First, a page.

1 December 2015

Since when was your privacy a commodity?

Have we sold out on our privacy to big data? That’s the question addressed in the International Journal of Society Systems Science where researchers identify a gap in big data research. They suggest that while privacy has been extensively explored in many disparate different settings, it has not been studied sufficiently in the context of the social and technological changes that have accompanied the advent of the big data era.

Vincent Charles of CENTRUM Católica Graduate Business School, Pontificia Universidad Católica del Perú, Lima, Peru, Madjid Tavana of La Salle University, Philadelphia, USA and the University of Paderborn, Germany, and Tatiana Gherman of School of Business and Economics, Loughborough University, UK, explain how the potential of big data has in many instances exceeded the expectations of its proponents and the organizations making use of it. However, they say, despite its vast importance and application, some important aspects of big data remain the subject of debate, the privacy of personal information being one critical example.

Big data expands the opportunities of making better decisions at the strategic, tactical, and operational level by allowing raw data to be transformed into meaningful information useful at all levels of the organization. Commonly, web browsing habits and demographics provide such raw data, which is useful to those buying advertising space on web sites. But, big data offers much more than that; its real potential comes from spotting patterns of behaviour and allowing predictive models to be developed from those patterns, something that is simply not possible with conventional surveys and data gathering from smaller samples.

Although to begin with using big data was a challenge, the collection, storage, and processing of such a large amount of data can now be managed relatively easily. “The real challenge facing companies is how to interpret the data and how it can be used to obtain the most economic and social value so that it can be turned into a competitive advantage for the company,” the team reports. At the moment, most companies lack the skills to develop useful predictive models, so that they simply collect massive amounts of user data with a “just in case we need it” attitude. However, the team says, “Without human interpretation, judgment, involvement, commitment, common sense and ethical values, big data is both meaningless and worthless.”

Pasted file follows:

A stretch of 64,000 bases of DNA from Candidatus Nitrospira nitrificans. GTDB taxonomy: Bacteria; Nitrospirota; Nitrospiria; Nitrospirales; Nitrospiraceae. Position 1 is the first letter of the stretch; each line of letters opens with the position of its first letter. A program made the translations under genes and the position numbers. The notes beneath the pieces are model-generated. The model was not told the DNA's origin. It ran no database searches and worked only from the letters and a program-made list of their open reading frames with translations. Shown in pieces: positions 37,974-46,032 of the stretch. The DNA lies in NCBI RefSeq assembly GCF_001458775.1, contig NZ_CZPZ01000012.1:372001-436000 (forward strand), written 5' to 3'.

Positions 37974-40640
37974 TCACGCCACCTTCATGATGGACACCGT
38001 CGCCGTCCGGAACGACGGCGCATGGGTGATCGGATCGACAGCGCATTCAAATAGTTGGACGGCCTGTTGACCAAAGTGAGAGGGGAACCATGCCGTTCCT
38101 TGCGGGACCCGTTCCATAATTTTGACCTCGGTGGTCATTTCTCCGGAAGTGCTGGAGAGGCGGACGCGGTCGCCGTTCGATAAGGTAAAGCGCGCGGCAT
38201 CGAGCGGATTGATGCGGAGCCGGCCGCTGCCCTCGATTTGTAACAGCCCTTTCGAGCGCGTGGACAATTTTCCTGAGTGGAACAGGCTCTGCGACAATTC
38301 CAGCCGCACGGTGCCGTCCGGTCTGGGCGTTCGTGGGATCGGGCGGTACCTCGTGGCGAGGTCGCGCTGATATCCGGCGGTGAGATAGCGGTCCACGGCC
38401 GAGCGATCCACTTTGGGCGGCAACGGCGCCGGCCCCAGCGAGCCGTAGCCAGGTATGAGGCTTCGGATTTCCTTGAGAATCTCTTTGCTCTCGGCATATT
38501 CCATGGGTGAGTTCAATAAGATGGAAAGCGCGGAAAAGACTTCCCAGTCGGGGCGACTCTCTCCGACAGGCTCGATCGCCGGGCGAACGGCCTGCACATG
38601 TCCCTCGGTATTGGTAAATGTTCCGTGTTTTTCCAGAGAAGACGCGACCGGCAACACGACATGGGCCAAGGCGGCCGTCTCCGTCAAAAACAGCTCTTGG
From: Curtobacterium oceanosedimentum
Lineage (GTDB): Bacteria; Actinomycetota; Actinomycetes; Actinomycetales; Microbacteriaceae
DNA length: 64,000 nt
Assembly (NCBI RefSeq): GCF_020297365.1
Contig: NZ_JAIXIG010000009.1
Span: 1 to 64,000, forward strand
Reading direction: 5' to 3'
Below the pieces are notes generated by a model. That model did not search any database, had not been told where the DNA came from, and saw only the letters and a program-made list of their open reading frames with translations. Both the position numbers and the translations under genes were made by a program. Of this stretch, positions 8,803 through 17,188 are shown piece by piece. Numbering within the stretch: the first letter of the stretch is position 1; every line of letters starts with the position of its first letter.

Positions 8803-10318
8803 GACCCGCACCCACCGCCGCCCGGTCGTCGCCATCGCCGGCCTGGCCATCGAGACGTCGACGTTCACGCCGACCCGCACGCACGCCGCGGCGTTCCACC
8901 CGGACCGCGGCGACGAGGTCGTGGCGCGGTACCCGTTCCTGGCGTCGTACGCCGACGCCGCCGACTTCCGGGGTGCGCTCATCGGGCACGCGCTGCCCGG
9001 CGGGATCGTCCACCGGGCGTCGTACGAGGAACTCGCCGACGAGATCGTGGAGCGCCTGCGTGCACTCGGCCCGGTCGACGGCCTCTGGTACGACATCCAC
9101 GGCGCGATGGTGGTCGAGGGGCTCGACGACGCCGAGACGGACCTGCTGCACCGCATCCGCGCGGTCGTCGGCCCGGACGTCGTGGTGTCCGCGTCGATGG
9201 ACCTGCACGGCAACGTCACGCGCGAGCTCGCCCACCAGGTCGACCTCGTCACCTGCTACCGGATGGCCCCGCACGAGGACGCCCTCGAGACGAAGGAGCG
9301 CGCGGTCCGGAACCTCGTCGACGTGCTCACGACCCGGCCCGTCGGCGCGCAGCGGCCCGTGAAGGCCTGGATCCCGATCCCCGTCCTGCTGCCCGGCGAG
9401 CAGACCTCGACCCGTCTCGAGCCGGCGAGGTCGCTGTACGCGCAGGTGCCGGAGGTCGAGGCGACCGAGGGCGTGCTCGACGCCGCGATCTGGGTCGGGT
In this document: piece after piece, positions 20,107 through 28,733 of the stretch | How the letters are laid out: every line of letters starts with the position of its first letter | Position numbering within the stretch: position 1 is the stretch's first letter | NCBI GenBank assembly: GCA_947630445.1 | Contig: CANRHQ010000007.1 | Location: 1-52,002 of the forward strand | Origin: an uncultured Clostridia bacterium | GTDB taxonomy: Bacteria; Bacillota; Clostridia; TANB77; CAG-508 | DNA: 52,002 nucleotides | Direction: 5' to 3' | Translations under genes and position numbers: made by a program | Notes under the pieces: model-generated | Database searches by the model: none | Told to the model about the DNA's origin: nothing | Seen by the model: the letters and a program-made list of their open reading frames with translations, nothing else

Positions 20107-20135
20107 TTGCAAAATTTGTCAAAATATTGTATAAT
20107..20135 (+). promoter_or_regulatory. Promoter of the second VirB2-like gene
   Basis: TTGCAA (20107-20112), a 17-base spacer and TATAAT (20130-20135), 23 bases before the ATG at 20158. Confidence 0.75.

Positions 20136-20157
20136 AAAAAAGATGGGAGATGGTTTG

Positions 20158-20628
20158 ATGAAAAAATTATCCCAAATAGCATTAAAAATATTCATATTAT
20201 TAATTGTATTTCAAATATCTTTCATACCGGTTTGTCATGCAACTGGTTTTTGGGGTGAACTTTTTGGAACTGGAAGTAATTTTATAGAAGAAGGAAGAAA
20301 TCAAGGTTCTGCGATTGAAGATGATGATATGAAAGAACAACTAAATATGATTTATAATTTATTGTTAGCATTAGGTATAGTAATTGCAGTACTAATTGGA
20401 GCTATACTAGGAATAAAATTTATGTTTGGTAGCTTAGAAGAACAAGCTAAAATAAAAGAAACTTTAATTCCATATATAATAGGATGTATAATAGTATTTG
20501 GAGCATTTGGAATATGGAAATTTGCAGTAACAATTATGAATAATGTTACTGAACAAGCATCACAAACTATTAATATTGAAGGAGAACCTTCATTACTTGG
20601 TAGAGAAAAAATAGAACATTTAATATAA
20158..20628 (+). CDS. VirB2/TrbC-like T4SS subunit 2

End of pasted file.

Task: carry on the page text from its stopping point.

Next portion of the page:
Worthless or not, huge quantities of personal, private behavioural data are being gathered constantly. Privacy is a difficult concept to define, especially in the face of just how liberal we are with much of our personal data, photos, innermost thoughts and such on social networking and social media sites. Moreover, given the complexity of the terms of service of so much of the digital technology we use today from the smart phones and tablet PCs that run the apps and display the websites, it is difficult to know for sure whether hundreds of millions of people have essentially given up any right to privacy they thought they might have. They may well have handed a free rein to the organizations they rely on for sharing their photos, their thoughts, gossip, and news, to use the big data that is accumulating on countless servers around the world in any way they see fit without the users having any recourse to know what information is being held on them nor how it is being manipulated and exploited.

“It is believed that this tension between the individuals’ interest to protect their own privacy and the companies’ interest to exploit personal information could be resolved by means of empowerment, which is, giving people more control,” the researchers explain. But, we may well have gone way beyond the point of no return in that regard. “Society has changed tremendously over the past few years and we are now witnessing the mutation of the very definitions and meanings of traditional concepts, such as privacy,” the team adds. Our data is now traded like a commodity and our privacy with it. Nevertheless, the researchers assert that we do still have rights: “It is our belief that in a democratic capitalist society it is right and also necessary that individuals fight by all means to have their right to privacy respected. Even the case of willing disclosure does not give a third party a moral right to own it and make use of it,” they say.

Charles, V., Tavana, M., and Gherman, T. (2015) ‘The right to be forgotten – is privacy sold out in the big data age?’, Int. J. Society Systems Science, Vol. 7, No. 4, pp. 283–298.

Original article: Since when was your privacy a commodity?.
via Science Spot » Inderscience http://ift.tt/1NoDbQc

No comments: